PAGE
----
Tuesday, November 16, 2010

Theosophy and Dogma

Theosophy and Dogma

by William Kingsland

as published in "LUCIFER", June 1889
Reprinted in “Theosophical Siftings” Volume 3

The Theosophical Publishing Society, England

THEOSOPHY has many aspects, and derives its inspiration not from one source only, not from one teacher merely, or from one set of sacred writings, but from all.

This is a fact which it appears most difficult to impress upon the world at large, and upon the opponents of Theosophy in particular. Men are so accustomed to regulate their opinions by some particular creed or dogma, which they suppose to rest upon some authority beyond which there is no appeal, that they cannot grasp the wider aspect of human duty and human destiny which Theosophy presents.

If we examine any of those exclusive and contradictory religious systems on which, in some form or another, men blindly rely, we find at once a broad distinction drawn between believers and unbelievers, between those who are within and those who are without the favour of God, between the lost and the saved. But Theosophy knows no such distinctions as these, neither any difference of race, colour or creed.

The spiritual sun shines alike on the good and on the evil, and the water of life descends both on the just and on the unjust. It rests with each individual to make the proper use of those spiritual forces which are ever emanating from the divine source of our being.

We must do this first by faith, and secondly by knowledge. If we have no faith in the divine spark that burns within us, we shall make no efforts to let that spark illumine and guide our life; and on the other hand, if we have faith without knowledge, we shall still be groping in the dark, and will surely mistake the false light of some earth-born system of religion, for the divine light that burns only in the innermost sanctuary of our own hearts.

We must use the spiritual forces in nature in the same way that we make use of physical forces. If a man does not work in harmony with the laws of nature, he will find opposition instead of help; if he sow not in accordance with nature's law, he will reap naught but disappointment and pain. We need faith in the first place, faith in the unity and continuity of natural laws, and faith in our own divine nature, but no amount of faith will enable us to produce the desired result if we do not add to faith knowledge. Theosophy carries this principle right up to the highest spiritual plane, and does not recognise at any point the intervention of an arbitrary personal will, which can make a man other than that which he himself chooses. All are subject to the law of Karma, but Karma is that which each individual makes for himself; it is the law of cause and effect in relation to his own free will.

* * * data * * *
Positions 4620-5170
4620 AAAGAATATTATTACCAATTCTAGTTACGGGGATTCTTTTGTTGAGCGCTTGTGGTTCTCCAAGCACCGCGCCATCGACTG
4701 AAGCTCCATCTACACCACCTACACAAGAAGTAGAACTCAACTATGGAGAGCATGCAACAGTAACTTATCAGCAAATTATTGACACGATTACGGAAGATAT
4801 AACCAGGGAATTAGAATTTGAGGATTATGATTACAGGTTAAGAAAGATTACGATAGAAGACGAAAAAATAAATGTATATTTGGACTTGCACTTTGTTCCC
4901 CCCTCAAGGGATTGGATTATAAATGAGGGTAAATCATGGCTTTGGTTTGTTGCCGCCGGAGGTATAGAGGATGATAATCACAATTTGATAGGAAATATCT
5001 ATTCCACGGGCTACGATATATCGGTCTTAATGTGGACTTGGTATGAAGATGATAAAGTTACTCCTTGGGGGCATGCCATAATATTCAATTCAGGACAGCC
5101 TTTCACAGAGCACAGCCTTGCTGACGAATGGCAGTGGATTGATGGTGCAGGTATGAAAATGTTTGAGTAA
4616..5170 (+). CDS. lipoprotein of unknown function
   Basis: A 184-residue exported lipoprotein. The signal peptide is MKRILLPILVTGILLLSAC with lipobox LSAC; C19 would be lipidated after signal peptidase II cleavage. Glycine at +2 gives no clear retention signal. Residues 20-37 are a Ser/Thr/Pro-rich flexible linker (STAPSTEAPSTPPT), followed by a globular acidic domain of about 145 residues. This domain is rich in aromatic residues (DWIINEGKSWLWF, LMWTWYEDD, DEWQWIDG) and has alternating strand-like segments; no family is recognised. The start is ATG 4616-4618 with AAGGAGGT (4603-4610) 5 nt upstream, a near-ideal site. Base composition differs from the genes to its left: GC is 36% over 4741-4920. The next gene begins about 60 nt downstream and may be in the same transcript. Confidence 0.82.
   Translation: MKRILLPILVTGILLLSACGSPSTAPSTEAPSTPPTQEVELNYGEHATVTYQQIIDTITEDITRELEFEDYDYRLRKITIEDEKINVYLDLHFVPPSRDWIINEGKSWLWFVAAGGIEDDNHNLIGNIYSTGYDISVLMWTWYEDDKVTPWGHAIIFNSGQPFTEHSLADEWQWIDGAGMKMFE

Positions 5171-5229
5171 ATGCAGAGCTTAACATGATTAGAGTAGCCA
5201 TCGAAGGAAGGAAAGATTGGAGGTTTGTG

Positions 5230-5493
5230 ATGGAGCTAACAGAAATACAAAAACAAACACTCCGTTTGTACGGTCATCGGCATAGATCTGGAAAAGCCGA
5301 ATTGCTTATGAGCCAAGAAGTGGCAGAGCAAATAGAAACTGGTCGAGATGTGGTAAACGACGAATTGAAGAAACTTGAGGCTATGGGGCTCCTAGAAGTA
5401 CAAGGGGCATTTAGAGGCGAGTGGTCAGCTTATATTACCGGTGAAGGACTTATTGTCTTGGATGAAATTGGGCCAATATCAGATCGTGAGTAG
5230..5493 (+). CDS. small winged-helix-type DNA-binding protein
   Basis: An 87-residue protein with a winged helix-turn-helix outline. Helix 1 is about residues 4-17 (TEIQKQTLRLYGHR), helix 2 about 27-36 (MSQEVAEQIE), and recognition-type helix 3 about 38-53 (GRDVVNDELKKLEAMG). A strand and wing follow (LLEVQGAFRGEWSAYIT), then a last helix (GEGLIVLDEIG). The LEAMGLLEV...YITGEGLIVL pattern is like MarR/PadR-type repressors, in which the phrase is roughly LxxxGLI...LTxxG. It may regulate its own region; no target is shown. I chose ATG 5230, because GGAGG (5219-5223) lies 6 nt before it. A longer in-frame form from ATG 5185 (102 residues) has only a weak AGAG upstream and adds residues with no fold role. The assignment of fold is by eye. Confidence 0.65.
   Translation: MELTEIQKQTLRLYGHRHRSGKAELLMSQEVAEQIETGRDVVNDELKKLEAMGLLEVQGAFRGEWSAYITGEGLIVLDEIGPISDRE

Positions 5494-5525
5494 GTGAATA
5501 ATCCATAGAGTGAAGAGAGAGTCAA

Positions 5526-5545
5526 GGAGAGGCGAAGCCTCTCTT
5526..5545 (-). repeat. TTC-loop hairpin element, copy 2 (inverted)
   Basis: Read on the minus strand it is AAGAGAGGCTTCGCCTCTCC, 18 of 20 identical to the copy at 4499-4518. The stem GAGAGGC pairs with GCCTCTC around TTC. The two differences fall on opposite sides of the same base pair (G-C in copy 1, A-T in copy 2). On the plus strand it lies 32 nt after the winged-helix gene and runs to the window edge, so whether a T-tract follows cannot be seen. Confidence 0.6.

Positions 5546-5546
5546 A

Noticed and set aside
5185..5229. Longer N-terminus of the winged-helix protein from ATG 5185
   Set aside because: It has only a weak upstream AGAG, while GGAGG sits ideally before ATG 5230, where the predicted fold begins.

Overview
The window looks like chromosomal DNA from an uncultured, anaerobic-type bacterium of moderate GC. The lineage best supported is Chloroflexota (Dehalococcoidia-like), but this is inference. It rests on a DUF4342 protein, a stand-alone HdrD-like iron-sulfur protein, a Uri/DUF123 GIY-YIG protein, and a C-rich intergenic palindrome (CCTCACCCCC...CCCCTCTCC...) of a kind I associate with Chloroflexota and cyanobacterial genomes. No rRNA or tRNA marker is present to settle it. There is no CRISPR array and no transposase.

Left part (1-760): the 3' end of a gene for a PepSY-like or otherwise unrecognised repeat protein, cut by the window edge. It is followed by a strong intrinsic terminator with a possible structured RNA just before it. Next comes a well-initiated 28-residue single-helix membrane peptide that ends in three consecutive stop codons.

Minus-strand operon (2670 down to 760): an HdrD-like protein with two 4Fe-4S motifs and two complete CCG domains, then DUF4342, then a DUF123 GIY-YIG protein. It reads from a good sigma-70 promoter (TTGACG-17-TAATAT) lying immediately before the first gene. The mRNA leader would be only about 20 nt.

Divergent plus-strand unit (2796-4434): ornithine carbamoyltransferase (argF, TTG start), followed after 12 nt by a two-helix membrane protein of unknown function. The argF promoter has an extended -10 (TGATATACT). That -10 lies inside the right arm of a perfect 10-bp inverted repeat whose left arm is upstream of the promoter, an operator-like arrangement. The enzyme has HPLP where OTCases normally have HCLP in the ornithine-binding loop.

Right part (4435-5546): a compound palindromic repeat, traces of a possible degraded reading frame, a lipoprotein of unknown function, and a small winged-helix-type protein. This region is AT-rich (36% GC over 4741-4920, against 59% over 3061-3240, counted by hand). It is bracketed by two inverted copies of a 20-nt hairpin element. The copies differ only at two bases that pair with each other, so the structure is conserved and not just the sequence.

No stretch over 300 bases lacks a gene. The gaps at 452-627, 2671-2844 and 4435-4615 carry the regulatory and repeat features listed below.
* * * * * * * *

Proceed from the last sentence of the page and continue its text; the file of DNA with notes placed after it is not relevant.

The will of man is as free as the will of God, and becomes, indeed, that will itself when the man has realised his divine nature, and by crucifying his lower principles has effected the at-one-ment.

It is the most common misconception, then, and the hardest to eradicate, that Theosophy consists in a belief in certain doctrines; that it is in fact nothing more or less than a religious creed.

What then we shall be asked are those doctrines which Theosophists everywhere profess to hold, and which they appear most anxious to teach the world? What is Esoteric Buddhism and the Secret Doctrine, or Reincarnation and Karma, if not a body of doctrines which are intended to supplant other religious creeds and dogmas?

The answer to this is, that these doctrines are the embodiment of certain broad generalisations concerning the history and evolution of humanity; that they are the key which enables us to harmonise certain facts which would otherwise appear isolated and antagonistic. They are in no way analogous to the dogmas and creeds of the religious sects, but answer more nearly to such generalisations, of science as the laws of gravity or the conservation of energy. It is not claimed for them that they are necessary articles of belief, neither that they are in their present form accurately and literally true. They are stepping-stones to a higher knowledge of the divine element in human nature, and of the laws physical, psychical, and spiritual by which we are conditioned. If we ask a scientific man what gravity or energy are, he cannot tell us, but no one will deny that the laws which have been formulated respecting their action of manifestation have been most powerful aids in scientific investigations. Now, it is precisely thus with the doctrines of Theosophy. Once these doctrines are understood they give a man an immensely wider view of humanity, and raise him above those narrow and limited conceptions of God and his dealings with individuals, of which so many contradictory assertions are made by various religions, and the innumerable sects into which they are split up.